On Friday, I had lunch with Jose Gutierrez, who has just become Director of Technology Planning for Emerson. Not Emerson Process Management, Big Daddy Emerson. With us at the lunch was Marty Zielinski, in his capacity as co-convenor of ISA SP50.
“The last thing that the end users want is another SP50,” says Marty and I completely agree. Unfortunately, all of the signs point to the possibility that we’ll have the same problems with SP100 that we did with SP50, the fieldbus standard committee.
Now that the deadline for statements of intent to submit for SP100’s Call for Proposals, we find that there are over 20 companies and organizations, from all over the world, who intend to propose their solution to be the chosen solution for the standard.
One of the things I found most interesting about the Call for Proposals document, itself, is that it spends almost all its time talking about the “physical layer” of the specification, and virtually no time at all talking about what end users care about: the application layer. This is dangerous, because the committee could get side tracked for several years worrying about the physical layer.
I don’t believe that the physical layer is as important as the application layer is. But even if I am wrong, there is a way around the “my chip is better than your chip” posturing.
Gutierrez, who was instrumental in the 802.15.4 IEEE standard when he was at Eaton, made a suggestion at lunch that I find has terrific merit. I am passing it on because, even though Jose has only been at Emerson a very short while, he’s a party to the SP100 situation.
While I am a member of SP100, I don’t have a corporate axe to grind, sharpen, or stick in anybody. In fact, I tend to be an equal opportunity offender. Sometimes, people stop sticking knives in each other and everybody gets mad at me.
What we ought to do is to set up some testing for the proposed silicon, in the same way that IEEE 802.15.4 tested their silicon. Perhaps Wayne Manges, co-chair of SP100, could use the testing labs of his own Oak Ridge National Lab, and maybe we could get one of the other third-party labs, like UL or FM or one of the other national labs to be the other test lab. Allow each test lab to run performance testing on each proposed chip or methodology, and then the committee could actually have data, instead of marketing posturing to analyze. Then, the best silicon wins. That takes care of the physical layer.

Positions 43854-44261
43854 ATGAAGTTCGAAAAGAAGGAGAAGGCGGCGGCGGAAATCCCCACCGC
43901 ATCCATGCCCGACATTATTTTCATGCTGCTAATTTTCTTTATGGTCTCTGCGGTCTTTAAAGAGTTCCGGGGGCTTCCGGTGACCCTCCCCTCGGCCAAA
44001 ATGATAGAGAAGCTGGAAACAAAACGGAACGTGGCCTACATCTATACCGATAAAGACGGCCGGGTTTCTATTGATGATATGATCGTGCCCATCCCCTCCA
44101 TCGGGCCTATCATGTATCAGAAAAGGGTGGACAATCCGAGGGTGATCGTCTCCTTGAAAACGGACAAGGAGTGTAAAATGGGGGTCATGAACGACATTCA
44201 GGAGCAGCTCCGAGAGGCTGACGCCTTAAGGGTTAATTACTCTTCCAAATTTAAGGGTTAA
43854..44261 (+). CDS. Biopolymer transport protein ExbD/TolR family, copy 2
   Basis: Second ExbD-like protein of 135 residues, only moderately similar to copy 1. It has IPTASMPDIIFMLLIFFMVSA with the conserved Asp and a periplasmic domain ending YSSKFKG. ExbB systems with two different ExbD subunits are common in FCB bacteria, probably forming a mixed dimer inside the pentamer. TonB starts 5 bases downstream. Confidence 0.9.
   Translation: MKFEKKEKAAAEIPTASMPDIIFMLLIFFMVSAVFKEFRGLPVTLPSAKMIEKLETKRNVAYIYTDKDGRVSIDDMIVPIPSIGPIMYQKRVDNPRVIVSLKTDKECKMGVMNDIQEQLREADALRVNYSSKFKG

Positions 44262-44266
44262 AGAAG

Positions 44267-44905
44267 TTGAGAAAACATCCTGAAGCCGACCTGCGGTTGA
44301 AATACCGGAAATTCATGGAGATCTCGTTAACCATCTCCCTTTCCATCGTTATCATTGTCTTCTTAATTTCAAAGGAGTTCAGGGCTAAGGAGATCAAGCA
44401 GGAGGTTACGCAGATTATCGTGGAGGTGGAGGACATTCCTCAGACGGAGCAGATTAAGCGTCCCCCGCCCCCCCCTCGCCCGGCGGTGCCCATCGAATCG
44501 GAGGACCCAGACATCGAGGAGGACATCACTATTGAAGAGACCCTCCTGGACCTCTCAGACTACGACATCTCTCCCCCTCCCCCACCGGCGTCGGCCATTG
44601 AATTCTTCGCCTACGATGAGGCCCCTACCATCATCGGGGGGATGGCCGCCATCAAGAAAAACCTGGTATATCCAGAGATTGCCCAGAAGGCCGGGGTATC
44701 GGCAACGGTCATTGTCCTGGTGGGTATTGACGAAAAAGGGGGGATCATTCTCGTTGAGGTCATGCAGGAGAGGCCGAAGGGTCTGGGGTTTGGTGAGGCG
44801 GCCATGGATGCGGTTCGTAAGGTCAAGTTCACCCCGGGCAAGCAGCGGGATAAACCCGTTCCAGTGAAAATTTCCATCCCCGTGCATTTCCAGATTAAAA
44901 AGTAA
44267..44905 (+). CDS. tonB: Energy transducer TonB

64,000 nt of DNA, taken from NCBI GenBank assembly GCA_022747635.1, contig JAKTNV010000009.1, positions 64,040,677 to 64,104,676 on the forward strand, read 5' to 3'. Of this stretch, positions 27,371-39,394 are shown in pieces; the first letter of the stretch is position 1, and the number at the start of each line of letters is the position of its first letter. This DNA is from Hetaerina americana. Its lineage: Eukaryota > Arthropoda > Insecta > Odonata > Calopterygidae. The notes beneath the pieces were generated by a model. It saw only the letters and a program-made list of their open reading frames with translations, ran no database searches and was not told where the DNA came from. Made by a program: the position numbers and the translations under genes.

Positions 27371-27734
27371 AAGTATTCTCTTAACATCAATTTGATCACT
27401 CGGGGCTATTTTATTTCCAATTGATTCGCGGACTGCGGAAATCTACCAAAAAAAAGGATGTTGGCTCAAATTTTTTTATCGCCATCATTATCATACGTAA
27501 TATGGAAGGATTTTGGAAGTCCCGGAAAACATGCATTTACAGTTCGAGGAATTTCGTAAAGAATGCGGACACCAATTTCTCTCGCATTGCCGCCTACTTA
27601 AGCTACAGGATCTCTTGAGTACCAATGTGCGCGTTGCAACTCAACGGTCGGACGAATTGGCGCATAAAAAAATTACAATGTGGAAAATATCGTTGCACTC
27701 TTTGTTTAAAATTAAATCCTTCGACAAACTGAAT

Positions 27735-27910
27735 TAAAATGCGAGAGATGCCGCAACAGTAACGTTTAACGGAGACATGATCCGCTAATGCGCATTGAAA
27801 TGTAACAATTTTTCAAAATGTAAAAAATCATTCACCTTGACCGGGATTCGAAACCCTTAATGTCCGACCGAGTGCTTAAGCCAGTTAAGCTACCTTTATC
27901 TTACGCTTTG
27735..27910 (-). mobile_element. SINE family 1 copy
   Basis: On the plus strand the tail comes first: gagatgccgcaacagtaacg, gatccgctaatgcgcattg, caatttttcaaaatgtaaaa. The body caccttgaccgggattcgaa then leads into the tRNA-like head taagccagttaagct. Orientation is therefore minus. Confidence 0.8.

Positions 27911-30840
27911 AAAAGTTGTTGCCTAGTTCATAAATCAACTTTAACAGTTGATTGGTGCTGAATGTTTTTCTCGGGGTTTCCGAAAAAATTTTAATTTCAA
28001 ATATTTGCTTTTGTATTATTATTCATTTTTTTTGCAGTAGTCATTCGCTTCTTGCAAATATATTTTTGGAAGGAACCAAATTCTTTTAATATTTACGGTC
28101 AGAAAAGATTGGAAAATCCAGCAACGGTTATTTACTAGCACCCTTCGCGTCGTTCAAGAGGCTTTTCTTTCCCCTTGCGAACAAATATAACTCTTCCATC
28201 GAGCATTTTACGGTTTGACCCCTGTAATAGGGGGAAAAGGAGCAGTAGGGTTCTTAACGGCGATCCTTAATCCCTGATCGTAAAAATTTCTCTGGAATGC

Now comes the important part.
One of the things that SP100 lacks, and it is certainly not from lack of trying to acquire it, is an acceptable number of user cases and application documentation. As this is written, the committee is trying to get more end users involved in the committee’s work, but I doubt that we’ll get many more users than we already have, and there has been a run of vendors trying to join the “end user” committee. Many companies don’t want their end users to be that involved in standards activities to the detriment of the time they can spend doing their very own jobs, and many vendors believe they know what the end users already want: what the vendor has to sell them. This can be just as dangerous as concentrating too much on the physical layer.
So, I offered to Marty, as co-convenor of the SP100 committee, the offices of Control magazine to help run a comprehensive user poll and acquire use cases. Control, as a disinterested third party, will host the poll. I’m asking every company that is involved in SP100 to help write the poll questions, and then send the URL of the poll, when it is published, to their end user mailing lists. I encourage ISA to do the same. The raw data from the poll will be made available to the SP100 committee as soon as it is acquired.
We need to do more than pay lip service to the idea of user input. “A user driven standard is a great standard, one that will stay relevant,” Jose Gutierrez said. I could not agree more.